John is an 80-year-old man who felt unusually tired and achy, and had increased sweating for several days. He thought he might have the flu, and saw his family doctor. Seeing nothing unusual other than an elevated heart rate, the doctor told him to take ibuprofen, and call his cardiologist — me — if his heart rate stayed high, or if he developed shortness of breath or chest discomfort.
He felt a bit better, but two days later called my office as his heart rate remained elevated. Thinking there might be a problem with his pacemaker, he asked to speak to our pacemaker nurse. She asked him to send her a strip from his monitoring device, designed to check his pacemaker from home.
John has a complicated medical history. Due to cancer, his left kidney was removed in 2016, but he had no problems with the surgery, and did fine with just one kidney.
He also has a history of a cardiomyopathy, caused by a heart attack many years ago, with resultant decreased heart function. Although stable for many years, he had an implantable cardioverter defibrillator, which works as a defibrillator and pacemaker, put in several years ago for preventive reasons. Prior checks of his ICD had shown that it had always served as a sentry, to watch him carefully for any arrhythmias.
After his pacemaker was checked remotely, John was sent immediately to the closest emergency room. The ER doctor found him still to be feeling well, with a heart rate of 147, and blood pressure 110/78. After having an EKG, he was given medication through an IV and immediately became short of breath, his blood pressure falling dramatically.
Because of his deteriorating condition, while he was still awake, the doctors used a defibrillator to shock his heart and restore his heart rhythm. This worked, but he became sicker and couldn't breathe. A chest X-ray showed pulmonary edema, or fluid in the lungs, and because he needed mechanical help breathing, he spent several days in the intensive care unit.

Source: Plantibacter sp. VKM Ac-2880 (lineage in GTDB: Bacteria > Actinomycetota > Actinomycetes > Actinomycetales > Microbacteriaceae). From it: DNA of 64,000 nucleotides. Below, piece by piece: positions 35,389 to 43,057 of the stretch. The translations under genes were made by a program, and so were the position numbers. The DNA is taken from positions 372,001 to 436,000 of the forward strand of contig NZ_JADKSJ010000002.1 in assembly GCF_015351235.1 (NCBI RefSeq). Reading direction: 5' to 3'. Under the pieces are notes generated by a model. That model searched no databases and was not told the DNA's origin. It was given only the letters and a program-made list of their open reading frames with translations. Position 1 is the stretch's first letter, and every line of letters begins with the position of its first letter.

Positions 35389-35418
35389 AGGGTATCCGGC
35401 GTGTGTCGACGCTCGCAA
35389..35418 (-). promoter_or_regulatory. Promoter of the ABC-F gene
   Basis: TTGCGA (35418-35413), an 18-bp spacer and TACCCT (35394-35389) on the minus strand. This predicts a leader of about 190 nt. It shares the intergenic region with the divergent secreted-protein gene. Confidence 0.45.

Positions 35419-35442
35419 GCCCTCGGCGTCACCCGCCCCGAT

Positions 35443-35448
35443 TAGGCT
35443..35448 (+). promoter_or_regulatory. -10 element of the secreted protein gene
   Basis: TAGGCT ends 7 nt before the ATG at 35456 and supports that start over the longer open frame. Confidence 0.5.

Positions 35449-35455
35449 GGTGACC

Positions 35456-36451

Why did John suddenly become so sick?
John had a heart rhythm called ventricular tachycardia, sometimes caused by heart disease. This kind of heart rhythm, originating from the lower chambers, or ventricles, of the heart, is potentially life-threatening. It can often be fixed by giving an electrical shock exactly timed to the heartbeat.
Prior sedation is critically important, as getting shocked while you're awake is not a pleasant experience. This is a different kind of shock than is usually seen on television shows, when a medical professional puts paddles on an unconscious patient, shouts "clear," and gives a desynchronized shock to reset the heart, presumably from an immediately lethal rhythm called ventricular fibrillation.
John became acutely ill because his arrhythmia was initially mistaken for another, less life-threatening rhythm problem called supraventricular tachycardia. This kind of fast heart rate originates from the upper chamber of the heart, called the atrium. It can often be quickly fixed with an intravenous medication called adenosine, which John was given. But, when given to someone with ventricular tachycardia, it can cause a sudden drop in blood pressure. The electrical shock that John had while awake likely helped create a perfect storm in which the effects of the medication, combined with the adrenaline surge from receiving a shock while he was wide awake, led him to become sick quickly.
John recovered over the next few days. His implantable cardioverter defibrillator, designed to detect and treat ventricular tachycardia, was checked. Because it is entirely inside the body, it's designed to deliver a life-saving shock that is much lower in intensity, and much better tolerated, than the shock John received.
But John's ICD had been set to deliver a shock only if his heart rate was greater than 160 beats per minute, which never happened. At the hospital, his pacemaker was reprogrammed to detect a heart rate of 145 beats per minute, he was started on new medication, and John went home feeling much better. His kidney function stayed stable.
Two weeks later, John returned for a follow-up. He was feeling fine, but was back in ventricular tachycardia — now at a heart rate of 140 beats per minute, again just below his pacemaker's newly adjusted threshold. This time, things were handled differently. He was admitted to Temple University Hospital and underwent an ablation procedure. An electrophysiologist placed tiny burn marks directly into the electrical system of the heart itself, permanently interrupting the aberrant electrical impulses caused by previous heart damage.
I'm happy to say that when I saw John in the office the other day, his rhythm has remained normal, and he feels like his old self. He gave me permission to share his story, and wanted me to emphasize that he vividly remembers the shock he had in the ER while he was awake.